March 25, 2013 | Timothy Quinn
Predicting genocide is, by definition, an almost impossible task due to the scarcity of early, actionable data. There’s no chi-squared test or Monte Carlo method for reliably distributing societies along a spectrum from homogeneous to homicidal, both because the extermination of entire populations has become a relatively rare occurrence (thanks to the ever-increasing internationalization of human rights, law, media, and trade) and because those societies which do succeed at systematized annihilation are often equally resourceful at hiding evidence of their crimes.
In the information-rich twenty-first century, good data remains the Achilles’ heel of genocide studies.
At the Sentinel Project for Genocide Prevention, we’re tackling this problem on two fronts. First, in order to improve our data intake we’ve begun to engage in direct field work through our situations of concern (SOCs). Earlier this month, staff from the Sentinel Project were in Kenya during the contested presidential elections, monitoring tensions in urban hubs such as Nairobi and Mombasa as well as in known regional conflict zones such as the Tana River District.
Our second strategy has been to improve the tools with which we parse and prioritize data, whether from the field, from mainstream media or from social networks. To this end, the Sentinel Project recently partnered with my own organization, Mobiocracy, on the development of Hatebase, an authoritative, multilingual, usage-based repository of structured hate speech which data-driven NGOs can use to better contextualize conversations from known conflict zones.
Hatebase is available to casual users through a Wikipedia-like web interface, and to developers through an authenticating API. Although the core of Hatebase is its community-edited vocabulary of multilingual hate speech, a critical concept in Hatebase is regionality: users can associate hate speech with geography, thus building a parallel dataset of “sightings” which can be monitored for frequency, localization, migration, and transformation.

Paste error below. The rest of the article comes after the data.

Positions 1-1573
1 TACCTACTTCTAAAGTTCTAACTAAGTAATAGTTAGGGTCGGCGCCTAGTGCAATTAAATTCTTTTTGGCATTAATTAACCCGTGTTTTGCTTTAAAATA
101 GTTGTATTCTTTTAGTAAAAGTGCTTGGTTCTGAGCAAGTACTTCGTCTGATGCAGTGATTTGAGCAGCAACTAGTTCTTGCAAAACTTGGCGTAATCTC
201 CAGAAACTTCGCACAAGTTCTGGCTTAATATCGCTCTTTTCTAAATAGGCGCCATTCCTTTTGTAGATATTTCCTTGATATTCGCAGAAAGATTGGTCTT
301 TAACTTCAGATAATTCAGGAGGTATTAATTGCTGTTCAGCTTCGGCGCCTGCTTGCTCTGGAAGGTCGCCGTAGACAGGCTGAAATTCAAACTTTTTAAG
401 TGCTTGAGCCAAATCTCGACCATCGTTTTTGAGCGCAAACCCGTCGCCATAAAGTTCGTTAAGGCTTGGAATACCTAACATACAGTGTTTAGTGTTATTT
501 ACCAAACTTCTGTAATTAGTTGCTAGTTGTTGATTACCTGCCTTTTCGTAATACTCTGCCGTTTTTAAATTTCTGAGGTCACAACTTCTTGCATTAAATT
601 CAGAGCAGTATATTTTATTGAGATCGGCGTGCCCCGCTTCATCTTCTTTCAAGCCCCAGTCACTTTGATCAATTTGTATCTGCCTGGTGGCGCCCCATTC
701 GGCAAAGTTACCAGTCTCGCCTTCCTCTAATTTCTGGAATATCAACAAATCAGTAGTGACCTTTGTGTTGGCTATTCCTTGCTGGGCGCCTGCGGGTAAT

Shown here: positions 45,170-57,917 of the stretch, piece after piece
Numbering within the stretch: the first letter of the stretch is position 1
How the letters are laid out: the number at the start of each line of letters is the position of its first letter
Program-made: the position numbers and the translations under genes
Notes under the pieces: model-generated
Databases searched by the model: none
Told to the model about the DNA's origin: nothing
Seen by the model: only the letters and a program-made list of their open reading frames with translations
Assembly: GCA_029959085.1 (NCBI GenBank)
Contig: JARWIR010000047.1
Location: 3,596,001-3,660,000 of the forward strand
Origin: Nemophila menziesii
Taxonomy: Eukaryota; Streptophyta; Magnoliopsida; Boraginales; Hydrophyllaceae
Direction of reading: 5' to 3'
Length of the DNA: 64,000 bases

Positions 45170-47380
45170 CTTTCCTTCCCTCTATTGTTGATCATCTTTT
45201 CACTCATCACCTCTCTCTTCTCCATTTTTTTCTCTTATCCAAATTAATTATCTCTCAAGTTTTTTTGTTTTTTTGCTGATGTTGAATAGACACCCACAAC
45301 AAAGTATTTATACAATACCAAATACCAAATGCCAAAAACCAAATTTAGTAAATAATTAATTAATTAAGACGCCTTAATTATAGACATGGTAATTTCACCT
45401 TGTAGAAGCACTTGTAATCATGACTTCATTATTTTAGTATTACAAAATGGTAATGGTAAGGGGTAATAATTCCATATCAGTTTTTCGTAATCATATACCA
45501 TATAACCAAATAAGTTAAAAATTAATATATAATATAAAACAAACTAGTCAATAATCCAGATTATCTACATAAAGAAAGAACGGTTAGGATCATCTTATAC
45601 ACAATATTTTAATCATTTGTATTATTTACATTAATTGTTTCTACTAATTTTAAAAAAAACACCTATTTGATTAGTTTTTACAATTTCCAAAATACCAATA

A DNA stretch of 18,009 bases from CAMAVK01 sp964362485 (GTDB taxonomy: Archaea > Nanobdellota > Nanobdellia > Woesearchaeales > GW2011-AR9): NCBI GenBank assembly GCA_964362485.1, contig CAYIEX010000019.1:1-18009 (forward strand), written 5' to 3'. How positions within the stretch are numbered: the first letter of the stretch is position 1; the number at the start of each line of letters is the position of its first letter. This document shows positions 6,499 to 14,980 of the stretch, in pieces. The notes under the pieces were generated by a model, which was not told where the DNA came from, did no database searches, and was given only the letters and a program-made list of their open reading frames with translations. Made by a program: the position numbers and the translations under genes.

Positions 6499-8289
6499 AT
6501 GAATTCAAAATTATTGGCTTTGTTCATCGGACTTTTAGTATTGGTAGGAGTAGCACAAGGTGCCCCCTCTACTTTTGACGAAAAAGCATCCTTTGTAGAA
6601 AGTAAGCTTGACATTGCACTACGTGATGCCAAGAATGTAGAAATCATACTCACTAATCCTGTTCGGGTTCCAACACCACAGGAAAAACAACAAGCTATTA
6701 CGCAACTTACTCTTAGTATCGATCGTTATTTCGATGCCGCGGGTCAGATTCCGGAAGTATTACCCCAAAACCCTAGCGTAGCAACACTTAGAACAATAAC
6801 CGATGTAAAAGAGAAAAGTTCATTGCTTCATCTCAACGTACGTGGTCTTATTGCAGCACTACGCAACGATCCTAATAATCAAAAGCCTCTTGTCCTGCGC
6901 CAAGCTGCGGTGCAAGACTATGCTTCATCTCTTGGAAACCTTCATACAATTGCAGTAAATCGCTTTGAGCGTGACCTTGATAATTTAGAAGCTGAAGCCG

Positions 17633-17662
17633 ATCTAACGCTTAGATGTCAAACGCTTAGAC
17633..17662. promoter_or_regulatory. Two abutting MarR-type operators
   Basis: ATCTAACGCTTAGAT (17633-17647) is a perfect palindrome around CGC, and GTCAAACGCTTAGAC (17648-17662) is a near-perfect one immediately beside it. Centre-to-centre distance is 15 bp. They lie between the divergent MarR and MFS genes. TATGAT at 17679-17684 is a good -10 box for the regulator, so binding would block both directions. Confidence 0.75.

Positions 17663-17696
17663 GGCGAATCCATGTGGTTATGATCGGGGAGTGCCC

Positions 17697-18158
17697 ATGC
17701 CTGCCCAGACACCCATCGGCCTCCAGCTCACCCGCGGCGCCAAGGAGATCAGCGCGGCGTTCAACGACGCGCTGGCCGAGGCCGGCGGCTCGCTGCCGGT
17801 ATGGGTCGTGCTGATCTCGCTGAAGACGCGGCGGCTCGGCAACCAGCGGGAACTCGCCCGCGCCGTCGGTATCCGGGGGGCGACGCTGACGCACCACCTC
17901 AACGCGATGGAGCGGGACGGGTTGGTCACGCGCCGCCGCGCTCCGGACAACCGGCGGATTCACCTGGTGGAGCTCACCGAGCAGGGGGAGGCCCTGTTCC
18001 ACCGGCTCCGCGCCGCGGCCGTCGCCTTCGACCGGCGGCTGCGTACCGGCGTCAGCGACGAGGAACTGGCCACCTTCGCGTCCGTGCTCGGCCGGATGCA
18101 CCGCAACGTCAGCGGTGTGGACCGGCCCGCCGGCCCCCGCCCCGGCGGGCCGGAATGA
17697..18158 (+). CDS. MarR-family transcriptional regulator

For instance, an organization monitoring several simultaneous theaters of operation might integrate location-based Hatebase data into its monitoring software to assign additional real-time “weight” to specific conflict zones, providing guidance on how to best redeploy limited resources. For genocide monitoring organizations in particular, regional hate speech is a widely recognized indicator of elevated risk.
There are some weaknesses implicit in a solely vocabulary-based approach to linguistic analysis. Innocuous language, when localized, can adopt a sinister secondary meaning (e.g. “cockroaches,” meaning Tutsis in Rwanda), and threats can be communicated without the need for easily identified keywords (“their days are numbered”). Despite these limitations, Hatebase can provide a layer of relevance which complements other context-based information sources, not unlike traffic congestion layered onto a city map.
In the months ahead, we’ll be adding additional data attributes, visualizations, and end-user functionality to Hatebase, with a particular focus on strengthening the API in accordance with our commitment to partnership-based innovation. Our hope is that other individuals, groups and organizations will embrace this collaborative model by leveraging Hatebase data in their own applications.